Being a mile high has its advantages.
From atop Grandfather Mountain, visitors can grab a front-row seat to one of nature’s most stunning spectacles — thousands of raptors migrating over the mountains and heading south toward their wintering grounds.
Guests can observe the raptors during the annual Hawk Watch, in which official counters and volunteers note the number of passersby in the sky throughout the entire month of September.
Raptors are birds of prey, such as hawks, eagles, owls and vultures. The telltale signs of the raptor are sharp talons, a hooked upper bill and incredible eyesight. While some raptors remain in place during winter, most will travel south, where food is more abundant.
“Interestingly, raptor migration looks very different from geese migration,” said Amy Renfranz, director of education for the Grandfather Mountain Stewardship Foundation, the nonprofit organization that owns and operates the Linville, N.C., nature park. “You will not see the ‘flying V’ formation. Instead of flapping, raptors spread their wings and soar by catching the warm updrafts that rise from the mountains.”
Grandfather Mountain is a prime spot for viewing this phenomena, because it sits along the eastern escarpment of the Appalachian Mountains, and its rocky peaks generate strong thermal uplifts and allow prime visibility.
Perhaps the most astounding visual display is the broad-winged hawk, which migrates in groups of hundreds or thousands, called kettles. Those sightings are most common around the second to third week of September.
During 2015’s Hawk Watch, Grandfather Mountain executive director Jesse Pope spotted a kettle of some 4,800 broad-wings passing over in less than 30 minutes, along with numerous other kettles of considerable size, amounting to nearly 10,000 raptors in one day.
Aside from offering a visual spectacle, Hawk Watch serves an important purpose. The annual counts from Grandfather Mountain and other locations help track hawk populations and migration routes over time and provide important data to inform land management decisions.
In fact, Grandfather Mountain is one of more than 300 Hawk Watch sites officially designated by the Hawk Migration Association of North America.
Counts will be conducted every day the weather permits — the hawks don’t typically fly in fog or storms — on Linville Peak and Half-Moon Overlook and will be posted daily at HawkCount.org.
Make It Official
Spectators are more than welcome to observe the migration and may even take a more active role by becoming an official Hawk Watch volunteer.
Grandfather Mountain executive director Jesse Pope will conduct an instructional orientation for those interested in volunteering on Wednesday, Sept. 5, at 2 p.m. on the second floor of the Grandfather Mountain Top Shop, near the Mile High Swinging Bridge. The session will last about 90 minutes and will include some time on Linville Peak. Registration is required.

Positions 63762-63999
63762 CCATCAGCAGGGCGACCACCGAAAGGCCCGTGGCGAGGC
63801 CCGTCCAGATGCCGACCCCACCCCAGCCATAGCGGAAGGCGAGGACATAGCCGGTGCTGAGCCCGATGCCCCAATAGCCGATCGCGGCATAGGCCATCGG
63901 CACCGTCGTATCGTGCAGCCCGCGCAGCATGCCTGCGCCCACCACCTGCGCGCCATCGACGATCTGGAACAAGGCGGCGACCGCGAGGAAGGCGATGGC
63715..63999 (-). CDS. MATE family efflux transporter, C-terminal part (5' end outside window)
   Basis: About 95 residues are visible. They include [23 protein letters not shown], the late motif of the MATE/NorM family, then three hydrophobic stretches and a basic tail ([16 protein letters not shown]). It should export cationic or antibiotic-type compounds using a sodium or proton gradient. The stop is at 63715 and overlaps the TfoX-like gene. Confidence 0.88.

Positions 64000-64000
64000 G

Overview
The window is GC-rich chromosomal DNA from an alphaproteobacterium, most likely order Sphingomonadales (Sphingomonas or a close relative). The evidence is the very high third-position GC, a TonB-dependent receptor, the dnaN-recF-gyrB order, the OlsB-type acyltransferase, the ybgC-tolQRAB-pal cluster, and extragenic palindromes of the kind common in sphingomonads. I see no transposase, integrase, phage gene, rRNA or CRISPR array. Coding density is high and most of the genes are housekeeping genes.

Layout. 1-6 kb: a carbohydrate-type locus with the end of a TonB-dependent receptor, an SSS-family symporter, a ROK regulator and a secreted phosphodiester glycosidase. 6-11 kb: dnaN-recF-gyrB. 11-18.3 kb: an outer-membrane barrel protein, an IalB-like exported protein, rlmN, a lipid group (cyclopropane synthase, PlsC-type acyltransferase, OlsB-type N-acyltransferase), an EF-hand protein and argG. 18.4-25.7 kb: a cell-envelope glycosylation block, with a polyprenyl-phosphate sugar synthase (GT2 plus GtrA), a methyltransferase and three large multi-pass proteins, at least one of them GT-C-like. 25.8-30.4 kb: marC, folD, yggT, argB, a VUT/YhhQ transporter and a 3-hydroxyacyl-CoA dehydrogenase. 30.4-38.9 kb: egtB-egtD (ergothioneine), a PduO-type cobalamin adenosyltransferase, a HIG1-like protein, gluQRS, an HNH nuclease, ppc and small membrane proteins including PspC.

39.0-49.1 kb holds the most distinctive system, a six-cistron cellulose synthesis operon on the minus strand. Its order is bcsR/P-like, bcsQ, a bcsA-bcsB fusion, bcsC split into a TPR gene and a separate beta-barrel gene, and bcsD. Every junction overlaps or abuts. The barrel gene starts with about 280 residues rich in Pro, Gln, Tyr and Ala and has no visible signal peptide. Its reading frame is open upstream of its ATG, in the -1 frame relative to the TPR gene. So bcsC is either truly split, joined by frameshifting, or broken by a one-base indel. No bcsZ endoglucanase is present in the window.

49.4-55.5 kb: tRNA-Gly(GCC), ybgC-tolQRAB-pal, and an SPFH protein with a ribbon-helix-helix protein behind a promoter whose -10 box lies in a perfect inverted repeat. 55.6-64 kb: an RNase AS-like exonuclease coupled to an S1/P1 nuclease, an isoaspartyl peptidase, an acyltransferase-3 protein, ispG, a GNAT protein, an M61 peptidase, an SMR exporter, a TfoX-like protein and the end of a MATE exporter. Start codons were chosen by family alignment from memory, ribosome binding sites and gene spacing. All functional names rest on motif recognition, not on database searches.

“Volunteers do not need to be experts in raptor identification; just willing to scan the skies and point out birds to those who can identify them,” said Gina Diggs, research coordinator at Grandfather Mountain.
Anyone who volunteers to assist and actively participate for at least four hours will receive a free pass to the mountain for that day. Those who volunteer for more than 40 hours will receive an individual annual pass, allowing unlimited admission for one to the park for a whole year.
To register as a volunteer, or for more information, contact Diggs at firstname.lastname@example.org.
Adult Field Course
Birders, hawk-watchers and nature enthusiasts will have another opportunity to learn about the annual phenomenon with the “Celebrate Migration on Grandfather Mountain” Adult Field Course.
Presented by Pope, this six-hour course will focus specifically on raptor migration and will take place from 9 a.m. to 3 p.m. Saturday, Sept. 15. Space is limited, and the cost is $40 per person or $20 for Bridge Club members. To register, or for more information, email email@example.com, or call (828) 733-2013.
Grandfather Mountain’s Adult Field Courses invite participants to examine speciﬁc aspects of the park’s ecosystem through a combination of ﬁeld excursions and classroom presentations. Participants are asked to bring their own lunch, which will be eaten in the field.
Course leaders are experts in their ﬁelds and include professors, naturalists and scientists, as well as acclaimed photographers, writers, historians and artists. The migration field course marks the last of 2018, although a new schedule of programming will be released in early 2019.